HELENA - The House voted Wednesday to accept Senate changes to a $100 million bonding bill to keep it alive.
In a rare move, 21 of the 68 Republicans spurned the plea of their majority leader, Rep. Tom McGillvray, R- Billings, to reject the Senate changes and send the bill to a conference committee to take another look at it.
The House voted 53-47 for the Senate changes to House Bill 439, by Rep. Galen Hollenbaugh, D-Helena. All 32 Democrats and the 21 Republicans voted to OK the Senate changes, while the other 47 Republicans voted "no."
HB439 now faces a final House vote Monday. Then it needs a two-thirds majority vote because it would create state debt by issuing bonds. If it gets the vote, HB439 will head to Gov. Brian Schweitzer's desk for his signature or veto.
Schweitzer said last summer that he opposed a bonding bill, but he has softened his opposition in recent months.
The bill would authorize the state to issue $97.8 million in bonds to construct some new buildings across Montana and repair others. A number of the new buildings would go on Montana University System campuses, including for colleges of technology. Other bonds would go toward building a new Montana Historical Society museum in Helena and a southwestern Montana veterans' home in Silver Bow County.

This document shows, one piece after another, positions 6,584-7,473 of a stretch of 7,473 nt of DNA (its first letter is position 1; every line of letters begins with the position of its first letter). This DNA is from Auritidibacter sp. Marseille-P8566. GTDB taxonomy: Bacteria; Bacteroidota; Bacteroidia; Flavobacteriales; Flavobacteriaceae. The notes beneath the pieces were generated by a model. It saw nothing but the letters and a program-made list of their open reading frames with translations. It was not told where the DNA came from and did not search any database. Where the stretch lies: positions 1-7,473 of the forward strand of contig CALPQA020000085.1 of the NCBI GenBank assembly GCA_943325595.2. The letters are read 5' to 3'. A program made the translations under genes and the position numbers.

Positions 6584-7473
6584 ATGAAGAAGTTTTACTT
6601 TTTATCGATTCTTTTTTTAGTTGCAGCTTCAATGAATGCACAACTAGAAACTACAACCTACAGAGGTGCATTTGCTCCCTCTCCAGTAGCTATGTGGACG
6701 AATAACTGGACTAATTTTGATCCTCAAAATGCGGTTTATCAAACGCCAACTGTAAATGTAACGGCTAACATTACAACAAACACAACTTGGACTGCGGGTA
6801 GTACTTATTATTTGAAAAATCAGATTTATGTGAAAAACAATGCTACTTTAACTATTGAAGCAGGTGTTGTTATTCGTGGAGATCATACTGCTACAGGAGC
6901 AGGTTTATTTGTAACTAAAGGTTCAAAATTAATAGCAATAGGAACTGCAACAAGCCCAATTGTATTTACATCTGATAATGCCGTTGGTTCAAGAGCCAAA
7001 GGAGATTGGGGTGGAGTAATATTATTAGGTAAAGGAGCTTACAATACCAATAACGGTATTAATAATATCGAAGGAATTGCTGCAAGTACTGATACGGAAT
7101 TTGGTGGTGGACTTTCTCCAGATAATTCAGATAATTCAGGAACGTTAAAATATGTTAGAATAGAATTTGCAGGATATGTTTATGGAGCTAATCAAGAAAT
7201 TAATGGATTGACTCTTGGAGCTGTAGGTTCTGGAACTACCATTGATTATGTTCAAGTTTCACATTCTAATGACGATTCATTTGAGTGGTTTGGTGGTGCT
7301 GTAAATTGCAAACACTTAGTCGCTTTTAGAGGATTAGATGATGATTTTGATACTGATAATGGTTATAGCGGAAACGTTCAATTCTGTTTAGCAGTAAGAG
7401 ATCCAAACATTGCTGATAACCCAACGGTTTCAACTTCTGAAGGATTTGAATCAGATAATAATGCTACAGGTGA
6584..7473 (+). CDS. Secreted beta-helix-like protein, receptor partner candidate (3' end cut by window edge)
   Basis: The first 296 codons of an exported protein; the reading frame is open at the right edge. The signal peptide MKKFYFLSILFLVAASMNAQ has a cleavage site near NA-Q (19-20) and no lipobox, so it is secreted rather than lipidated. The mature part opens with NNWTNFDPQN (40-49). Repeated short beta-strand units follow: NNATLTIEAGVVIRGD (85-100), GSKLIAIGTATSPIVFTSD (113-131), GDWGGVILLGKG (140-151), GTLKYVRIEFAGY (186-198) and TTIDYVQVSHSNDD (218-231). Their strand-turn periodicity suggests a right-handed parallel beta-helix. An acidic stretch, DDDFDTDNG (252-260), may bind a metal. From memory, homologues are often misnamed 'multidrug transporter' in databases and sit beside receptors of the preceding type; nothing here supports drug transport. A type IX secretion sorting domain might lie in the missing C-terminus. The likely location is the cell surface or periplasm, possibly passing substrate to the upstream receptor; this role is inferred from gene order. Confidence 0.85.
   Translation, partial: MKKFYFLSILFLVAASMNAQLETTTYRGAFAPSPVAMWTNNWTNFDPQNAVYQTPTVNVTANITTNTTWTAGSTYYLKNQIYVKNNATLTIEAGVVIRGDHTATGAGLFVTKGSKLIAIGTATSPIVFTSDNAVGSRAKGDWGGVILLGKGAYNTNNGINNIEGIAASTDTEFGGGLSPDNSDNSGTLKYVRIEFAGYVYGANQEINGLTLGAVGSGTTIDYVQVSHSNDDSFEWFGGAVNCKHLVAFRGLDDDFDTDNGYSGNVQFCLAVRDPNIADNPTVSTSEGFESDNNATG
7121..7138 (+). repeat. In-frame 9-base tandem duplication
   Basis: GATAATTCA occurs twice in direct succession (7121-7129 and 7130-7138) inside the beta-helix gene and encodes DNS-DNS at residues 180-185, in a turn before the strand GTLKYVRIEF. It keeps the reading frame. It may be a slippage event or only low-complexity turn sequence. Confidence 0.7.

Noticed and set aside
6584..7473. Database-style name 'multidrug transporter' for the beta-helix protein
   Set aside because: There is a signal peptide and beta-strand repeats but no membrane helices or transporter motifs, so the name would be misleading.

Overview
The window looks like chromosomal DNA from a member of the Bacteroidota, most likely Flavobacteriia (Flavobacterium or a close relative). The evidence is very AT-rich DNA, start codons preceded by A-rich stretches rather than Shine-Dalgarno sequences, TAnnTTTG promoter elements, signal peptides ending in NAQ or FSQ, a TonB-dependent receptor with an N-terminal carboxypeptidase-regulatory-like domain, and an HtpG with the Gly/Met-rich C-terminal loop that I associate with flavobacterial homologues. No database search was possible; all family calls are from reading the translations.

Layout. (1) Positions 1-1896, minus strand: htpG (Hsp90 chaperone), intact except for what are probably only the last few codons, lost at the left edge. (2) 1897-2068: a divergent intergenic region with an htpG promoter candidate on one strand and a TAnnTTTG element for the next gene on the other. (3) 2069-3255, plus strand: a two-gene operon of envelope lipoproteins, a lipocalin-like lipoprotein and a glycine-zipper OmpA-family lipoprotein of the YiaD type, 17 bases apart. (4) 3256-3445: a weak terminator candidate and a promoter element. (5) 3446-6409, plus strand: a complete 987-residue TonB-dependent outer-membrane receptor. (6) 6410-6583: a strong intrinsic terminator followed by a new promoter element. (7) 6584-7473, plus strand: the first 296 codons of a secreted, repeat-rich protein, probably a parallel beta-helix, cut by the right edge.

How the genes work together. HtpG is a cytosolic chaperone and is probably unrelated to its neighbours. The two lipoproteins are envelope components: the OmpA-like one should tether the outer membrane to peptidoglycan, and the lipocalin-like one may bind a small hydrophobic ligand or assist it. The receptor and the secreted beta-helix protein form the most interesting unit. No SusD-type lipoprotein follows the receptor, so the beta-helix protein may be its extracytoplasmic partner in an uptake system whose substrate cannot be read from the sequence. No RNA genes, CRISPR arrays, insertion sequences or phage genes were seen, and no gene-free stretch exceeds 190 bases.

The House version of the bill provided that the bonding could take place only if the actual general tax collections and transfers for the budget year ending June 30 are at least $20 million more than the estimates made by a bipartisan legislative interim committee in November. The Senate upped that threshold to $35 million.
McGillvray urged representatives to reject the Senate change and send the bill to conference committee, where it could see updated revenue estimates.
When the state is proposing to issue $100 million of bonds, "we want to make sure we're doing the right thing," McGillvray said.
Agreeing was Rep. John Esp, R-Big Timber, who said: "This is a big step. We're contemplating borrowing $100 million."
However, Republican Rep. Duane Ankney of Colstrip, a retired coal miner, urged his colleagues to support the Senate amendments to the bill so it can pass.
"I've had nothing but support for this bill," Ankney said, referring to emails and phone calls he has received. "It's a jobs bill."
He said it would put Montanans to work by creating jobs for contractors, carpenters, heavy equipment operators, truck drivers, cement workers and a number of other trades.
Hollenbaugh warned that the only reason some lawmakers want to defeat the Senate amendments to HB439 and send it to conference committee was to raise the trigger to try to kill the bill.
He pointed out that HB439 has the support of the Montana Contractors Association, Montana Chamber of Commerce, Montana Building Industry Association and a host of other groups.
Hollenbaugh said the state chances of hitting the $35 million threshold are "50-50 at best."
The Helena lawmaker urged his colleagues to approve the Senate amendments to help return Montanans to work.